- fine grained events
- list transformations
- listener dependency management
- a concurrency strategy

Brad Reynolds said...

Hi Jesse.

>"I'd like to convince you that this is worthwhile."
No need to spend time convincing us, we know. :) This project has been in the works for a couple of years now and I'm pretty sure Glazed List provided some inspiration.

On your points of what is necessary...
> "- fine grained events"
We provide those.

> "- list transformations"
Can you explain what you're referring to?

> "- listener dependency management"
I'll try to look through your documents and pass this on as well to the team. I'll try to comment on this later in the week when I have some time to go over it.

> "- a concurrency strategy"
That's what bug 116920 is about. We're still working through the strategy so feel free to comment on the bug.

If you have any specific concerns about the current implementation feel free to comment here or log something in bugzilla. We'd love to have your input.

Jesse said...

"List transformations" is our word for decorated views of observable lists.

Your standard transformations are sorting and filtering. But more interesting transformations are possible:
- element functions, such as turning a list of songs into a list of artist names
- duplicate removing, such as turning a list of artist names into a list of artist names with no duplicates
- composition, turning N observable lists into one observable list
- range filtering - show the first N elements, the last N elements, etc.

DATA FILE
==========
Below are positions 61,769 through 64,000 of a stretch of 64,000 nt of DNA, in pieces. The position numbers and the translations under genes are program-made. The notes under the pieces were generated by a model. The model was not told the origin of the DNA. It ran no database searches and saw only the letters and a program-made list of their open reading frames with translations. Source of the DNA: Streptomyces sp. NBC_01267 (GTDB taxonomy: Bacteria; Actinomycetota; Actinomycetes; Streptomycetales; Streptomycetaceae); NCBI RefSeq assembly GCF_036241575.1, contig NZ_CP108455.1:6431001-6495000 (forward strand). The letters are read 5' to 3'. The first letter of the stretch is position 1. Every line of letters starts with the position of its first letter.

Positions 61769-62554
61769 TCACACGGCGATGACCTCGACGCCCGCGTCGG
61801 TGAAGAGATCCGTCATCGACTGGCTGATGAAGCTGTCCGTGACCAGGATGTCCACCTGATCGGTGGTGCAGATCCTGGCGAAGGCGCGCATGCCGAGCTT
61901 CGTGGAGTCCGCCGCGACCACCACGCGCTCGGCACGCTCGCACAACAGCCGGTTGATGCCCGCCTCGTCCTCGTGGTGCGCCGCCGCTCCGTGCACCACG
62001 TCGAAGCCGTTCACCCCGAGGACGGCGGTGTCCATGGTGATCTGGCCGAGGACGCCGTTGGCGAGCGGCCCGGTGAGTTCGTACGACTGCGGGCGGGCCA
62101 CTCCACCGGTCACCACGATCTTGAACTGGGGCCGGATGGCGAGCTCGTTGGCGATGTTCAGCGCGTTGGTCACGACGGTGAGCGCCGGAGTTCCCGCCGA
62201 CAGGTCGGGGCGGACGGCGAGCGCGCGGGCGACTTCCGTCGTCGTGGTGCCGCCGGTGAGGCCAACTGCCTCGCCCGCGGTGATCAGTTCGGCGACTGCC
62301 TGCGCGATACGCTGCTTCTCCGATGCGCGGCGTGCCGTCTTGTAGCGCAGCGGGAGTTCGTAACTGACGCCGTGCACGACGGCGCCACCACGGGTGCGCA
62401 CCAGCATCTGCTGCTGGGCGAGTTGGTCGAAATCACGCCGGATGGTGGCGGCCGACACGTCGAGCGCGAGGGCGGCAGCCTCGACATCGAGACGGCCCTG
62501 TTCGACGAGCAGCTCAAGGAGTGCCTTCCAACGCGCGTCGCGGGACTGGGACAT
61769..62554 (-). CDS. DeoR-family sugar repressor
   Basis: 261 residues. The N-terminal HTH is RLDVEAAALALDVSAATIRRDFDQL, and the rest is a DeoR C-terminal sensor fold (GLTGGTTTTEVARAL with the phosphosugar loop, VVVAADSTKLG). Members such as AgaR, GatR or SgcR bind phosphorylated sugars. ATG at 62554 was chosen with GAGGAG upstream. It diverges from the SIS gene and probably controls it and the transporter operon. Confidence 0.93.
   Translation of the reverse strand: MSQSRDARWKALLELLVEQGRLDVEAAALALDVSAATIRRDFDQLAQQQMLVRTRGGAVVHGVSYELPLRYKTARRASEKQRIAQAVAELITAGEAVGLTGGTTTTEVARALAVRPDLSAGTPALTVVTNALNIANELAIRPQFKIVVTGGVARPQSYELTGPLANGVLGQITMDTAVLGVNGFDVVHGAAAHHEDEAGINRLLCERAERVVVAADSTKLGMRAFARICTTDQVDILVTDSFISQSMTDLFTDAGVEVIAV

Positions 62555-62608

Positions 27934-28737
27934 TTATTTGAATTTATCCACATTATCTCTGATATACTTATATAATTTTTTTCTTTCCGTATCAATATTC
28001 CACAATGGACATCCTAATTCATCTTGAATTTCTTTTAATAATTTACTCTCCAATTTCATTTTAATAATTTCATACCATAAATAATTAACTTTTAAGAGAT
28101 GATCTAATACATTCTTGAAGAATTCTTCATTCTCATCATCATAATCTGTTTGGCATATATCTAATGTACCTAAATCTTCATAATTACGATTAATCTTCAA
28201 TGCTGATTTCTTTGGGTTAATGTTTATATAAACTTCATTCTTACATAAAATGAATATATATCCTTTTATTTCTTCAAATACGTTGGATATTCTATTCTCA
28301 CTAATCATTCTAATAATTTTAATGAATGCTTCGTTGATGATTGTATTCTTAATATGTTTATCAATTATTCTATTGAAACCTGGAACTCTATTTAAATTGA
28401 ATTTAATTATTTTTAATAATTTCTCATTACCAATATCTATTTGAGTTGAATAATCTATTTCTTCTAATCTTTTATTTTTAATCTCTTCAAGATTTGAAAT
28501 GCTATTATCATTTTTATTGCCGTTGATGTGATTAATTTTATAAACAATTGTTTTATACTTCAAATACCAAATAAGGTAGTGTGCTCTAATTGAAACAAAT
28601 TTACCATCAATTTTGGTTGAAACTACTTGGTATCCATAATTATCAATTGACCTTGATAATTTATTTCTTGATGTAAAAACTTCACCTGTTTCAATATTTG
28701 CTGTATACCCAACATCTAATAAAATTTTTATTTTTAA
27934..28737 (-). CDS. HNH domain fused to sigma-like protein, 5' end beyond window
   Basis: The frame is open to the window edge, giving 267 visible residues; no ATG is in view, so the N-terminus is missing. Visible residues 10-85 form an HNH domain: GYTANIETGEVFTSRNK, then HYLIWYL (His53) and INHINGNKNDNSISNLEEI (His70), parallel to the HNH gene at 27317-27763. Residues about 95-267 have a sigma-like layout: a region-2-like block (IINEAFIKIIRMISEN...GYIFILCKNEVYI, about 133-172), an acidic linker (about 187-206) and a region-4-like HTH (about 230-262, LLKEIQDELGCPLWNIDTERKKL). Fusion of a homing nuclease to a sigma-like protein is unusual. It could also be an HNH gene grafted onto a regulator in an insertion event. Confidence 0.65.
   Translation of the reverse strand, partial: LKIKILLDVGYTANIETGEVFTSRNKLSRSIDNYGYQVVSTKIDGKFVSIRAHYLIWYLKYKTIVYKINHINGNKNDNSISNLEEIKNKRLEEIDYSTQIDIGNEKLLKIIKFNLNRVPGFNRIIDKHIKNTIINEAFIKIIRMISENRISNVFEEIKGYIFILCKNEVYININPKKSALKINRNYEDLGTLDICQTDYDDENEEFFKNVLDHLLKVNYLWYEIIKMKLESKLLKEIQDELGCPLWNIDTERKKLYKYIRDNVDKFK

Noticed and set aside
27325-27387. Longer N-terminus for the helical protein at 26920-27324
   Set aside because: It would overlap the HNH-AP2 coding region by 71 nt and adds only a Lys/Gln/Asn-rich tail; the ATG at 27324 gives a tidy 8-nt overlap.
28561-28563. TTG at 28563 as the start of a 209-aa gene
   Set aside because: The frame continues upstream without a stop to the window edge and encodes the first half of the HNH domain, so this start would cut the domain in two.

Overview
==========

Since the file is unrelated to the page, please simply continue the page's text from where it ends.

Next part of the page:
Dependency management. A simple example: in the Glazed Lists issues browser, the users list acts as a filter for the issues list. Both lists are backed by different series of list transformations to a common source. For events to flow properly, the users list must be updated before the issues list, so that filtering changes aren't made a dependency is in an inconsistent state. Glazed Lists manages notification order across a chain of listeners, which we call a pipeline.
See http://www.martinfowler.com/eaaDev/OrganizingPresentations.html#observer-gotchas

Brad Reynolds said...

Hi Jesse, thanks again for the comments. I apologize that I've been too busy to respond until now.

JFace provides filtering and sorting. It's a different approach than what you speak of but it keeps the logic in the UI rather than in the data structure. This allows us to use the same structure for multiple views and I think it also protects us against some of the issues encountered when having lists observe lists that observe lists. It doesn't make us invulnerable but I think it makes things simpler. It also keeps it data structure agnostic. It doesn't rely upon JFace Data Binding or even the Java Collections Framework. All we need to provide is the glue to bind the two together.

But there are classes today that provide transformations, UnionSet is an example of this. The nice thing is that it knows of it's dependencies so it doesn't need to rely on an external event aggregator, it is the aggregator.

But in saying that we might have the need for such concepts in the future. We're open to them but we need to have use cases first.

It looks like you've simplified your list use case. I'm curious how a user list and issues list are backed by a common source. I've used event aggregators before but I tend to prefer a simpler approach if one is available. I think the most important thing stated in Martin Fowler's article is to not make lists that observe lists that observe lists. My main reason for wanting to avoid this is that it's difficult to debug and is somewhat error prone. The simpler we can keep it the better. But again, if the use cases arises we'll look into adding support.

-brad